Turris Omnia or alternative?

would you mind sharing a picture or a schema of this "not as elegant" setup ?

also we all would like to know about these vulnerabilities

Alright, then now I would have to find a SFP module, that works with a. my provider and b. has drivers, that work - any suggestions or hints?

Generally speaking the Qotom devices seem to offer the best hardware for the price, so I guess I would be going for it - the remaining parts of RouterPC_Q20331G9S10.html are supported by openwrt?

Old image with a poc case but you get the idea :slight_smile:

Nice but that's not a device but a project.
I believe the OP is looking for a ready to buy router not a dyi one.
Also the vulnerbilities have mitigations so not much of an issue

What is you provider using? Gpon?
Here's a list for turris omnia that should work with openwrt
I've successfully used AFM0002
As for the qotom device maybe @JonFo can help with details

My provider is Telekom (https://www.telekom.de/netz/glasfaser/ftth)

Never claimed it were

Except that some do not and some come with severe performance penalties

That is relatively convenient, DTAG is pretty open to provisioning third-party ONTs... However an ONT is essentially its own separate computer (the intel falcon platform actually runs a version of OpenWrt internally) which means that it will need some time to boot up, for some SFP-ONTs on turris omnias there is a report that after a cold boot the omnia will not recognize the ONT and that it takes a "warm" reboot before the OS sees the ONT...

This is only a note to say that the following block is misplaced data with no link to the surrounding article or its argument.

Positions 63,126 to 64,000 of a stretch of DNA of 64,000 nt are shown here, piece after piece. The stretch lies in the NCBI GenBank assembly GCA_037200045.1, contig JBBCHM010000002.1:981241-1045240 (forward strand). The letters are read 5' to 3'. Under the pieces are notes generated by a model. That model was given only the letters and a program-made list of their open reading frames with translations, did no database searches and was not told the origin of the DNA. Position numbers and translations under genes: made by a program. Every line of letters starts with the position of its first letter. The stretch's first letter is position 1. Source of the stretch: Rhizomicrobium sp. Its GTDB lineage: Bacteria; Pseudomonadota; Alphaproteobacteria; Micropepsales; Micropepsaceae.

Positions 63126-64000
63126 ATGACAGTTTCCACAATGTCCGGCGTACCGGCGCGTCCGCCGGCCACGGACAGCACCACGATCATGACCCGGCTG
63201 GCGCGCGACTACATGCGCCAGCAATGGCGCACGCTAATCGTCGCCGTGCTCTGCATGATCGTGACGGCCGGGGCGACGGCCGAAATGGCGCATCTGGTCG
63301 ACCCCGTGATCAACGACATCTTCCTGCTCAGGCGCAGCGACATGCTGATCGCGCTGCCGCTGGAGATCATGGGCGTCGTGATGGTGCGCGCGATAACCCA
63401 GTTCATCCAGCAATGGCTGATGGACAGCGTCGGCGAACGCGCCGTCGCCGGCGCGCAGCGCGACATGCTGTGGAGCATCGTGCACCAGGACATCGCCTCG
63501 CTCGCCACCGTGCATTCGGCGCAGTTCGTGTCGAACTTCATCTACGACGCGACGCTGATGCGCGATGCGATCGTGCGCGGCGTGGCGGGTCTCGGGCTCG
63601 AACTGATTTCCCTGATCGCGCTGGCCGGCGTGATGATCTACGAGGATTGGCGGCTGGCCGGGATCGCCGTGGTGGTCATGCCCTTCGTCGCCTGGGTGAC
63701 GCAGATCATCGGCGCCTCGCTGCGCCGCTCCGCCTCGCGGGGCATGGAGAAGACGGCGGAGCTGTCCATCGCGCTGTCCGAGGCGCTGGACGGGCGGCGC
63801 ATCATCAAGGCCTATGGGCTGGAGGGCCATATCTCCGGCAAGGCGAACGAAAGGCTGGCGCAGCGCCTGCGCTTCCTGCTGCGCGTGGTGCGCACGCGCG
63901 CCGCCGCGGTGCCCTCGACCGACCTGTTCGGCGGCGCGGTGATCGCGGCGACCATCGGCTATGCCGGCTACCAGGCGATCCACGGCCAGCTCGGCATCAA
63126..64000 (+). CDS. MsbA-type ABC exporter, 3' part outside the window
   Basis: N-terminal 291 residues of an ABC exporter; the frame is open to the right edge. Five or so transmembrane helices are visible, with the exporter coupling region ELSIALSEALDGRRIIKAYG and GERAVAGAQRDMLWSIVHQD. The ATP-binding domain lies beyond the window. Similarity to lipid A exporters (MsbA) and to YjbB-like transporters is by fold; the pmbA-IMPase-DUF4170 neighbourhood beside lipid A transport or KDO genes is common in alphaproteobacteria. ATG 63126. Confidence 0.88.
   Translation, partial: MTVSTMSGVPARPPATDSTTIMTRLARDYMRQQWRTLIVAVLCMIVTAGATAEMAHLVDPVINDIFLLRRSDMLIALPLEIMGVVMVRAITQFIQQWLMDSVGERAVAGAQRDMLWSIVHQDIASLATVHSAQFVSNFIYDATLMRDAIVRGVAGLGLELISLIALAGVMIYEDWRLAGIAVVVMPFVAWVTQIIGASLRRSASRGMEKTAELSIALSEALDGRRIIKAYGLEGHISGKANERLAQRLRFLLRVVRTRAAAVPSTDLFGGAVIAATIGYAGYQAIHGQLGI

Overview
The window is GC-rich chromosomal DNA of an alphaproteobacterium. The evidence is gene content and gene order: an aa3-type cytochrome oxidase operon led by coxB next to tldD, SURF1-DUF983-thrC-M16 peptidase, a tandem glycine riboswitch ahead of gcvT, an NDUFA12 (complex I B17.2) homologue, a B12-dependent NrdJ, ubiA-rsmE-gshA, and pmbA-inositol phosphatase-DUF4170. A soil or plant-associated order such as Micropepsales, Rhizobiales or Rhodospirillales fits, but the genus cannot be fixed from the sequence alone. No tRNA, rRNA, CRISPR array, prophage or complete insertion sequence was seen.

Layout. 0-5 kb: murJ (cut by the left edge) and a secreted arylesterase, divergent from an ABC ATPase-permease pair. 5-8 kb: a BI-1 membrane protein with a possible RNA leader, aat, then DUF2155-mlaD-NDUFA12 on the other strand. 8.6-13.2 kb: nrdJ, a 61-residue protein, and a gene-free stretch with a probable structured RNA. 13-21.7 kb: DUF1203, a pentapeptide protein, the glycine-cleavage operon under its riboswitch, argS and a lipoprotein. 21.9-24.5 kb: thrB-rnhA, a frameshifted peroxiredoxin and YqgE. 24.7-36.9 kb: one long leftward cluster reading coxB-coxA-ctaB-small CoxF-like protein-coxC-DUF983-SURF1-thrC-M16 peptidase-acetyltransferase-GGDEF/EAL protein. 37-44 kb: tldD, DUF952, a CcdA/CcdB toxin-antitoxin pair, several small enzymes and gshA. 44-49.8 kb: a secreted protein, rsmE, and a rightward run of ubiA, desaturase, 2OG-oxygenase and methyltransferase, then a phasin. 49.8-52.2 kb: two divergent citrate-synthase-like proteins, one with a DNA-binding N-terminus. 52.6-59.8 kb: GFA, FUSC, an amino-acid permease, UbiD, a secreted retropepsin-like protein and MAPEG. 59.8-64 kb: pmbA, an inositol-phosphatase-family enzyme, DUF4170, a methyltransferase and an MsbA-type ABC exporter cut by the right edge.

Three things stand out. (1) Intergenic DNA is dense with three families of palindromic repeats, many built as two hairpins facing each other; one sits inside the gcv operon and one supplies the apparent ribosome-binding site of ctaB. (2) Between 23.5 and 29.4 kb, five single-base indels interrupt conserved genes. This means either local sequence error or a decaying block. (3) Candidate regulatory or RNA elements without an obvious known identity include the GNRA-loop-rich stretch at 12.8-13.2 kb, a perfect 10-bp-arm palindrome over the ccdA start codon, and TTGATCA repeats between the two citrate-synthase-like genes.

Have a look at:

I take it this refers to the "known hardware vulnerabilities"?

I note that ARM cores are not free of these either:

(Side-note: arm a53, by virtue of being a rather uninspired in-order design, actually avoided that issue).

I am not trying to diss arm here, they have some pretty nice and competent CPU designs that are at the very least playing in the same league as x86 designs (some are faster, some are slower), I am a bit puzzled by your attitude however, given that EUR for EUR x86 is giving Arm a pretty tough fight if we are talking about CPU performance to do interesting things in software. (This is not by necessity, but a choice of those building Arm systems.)


Ok, so MA5671A SFP - Do I get this right, that I have to flash a OpenWRT on that module in addition to the router itself?!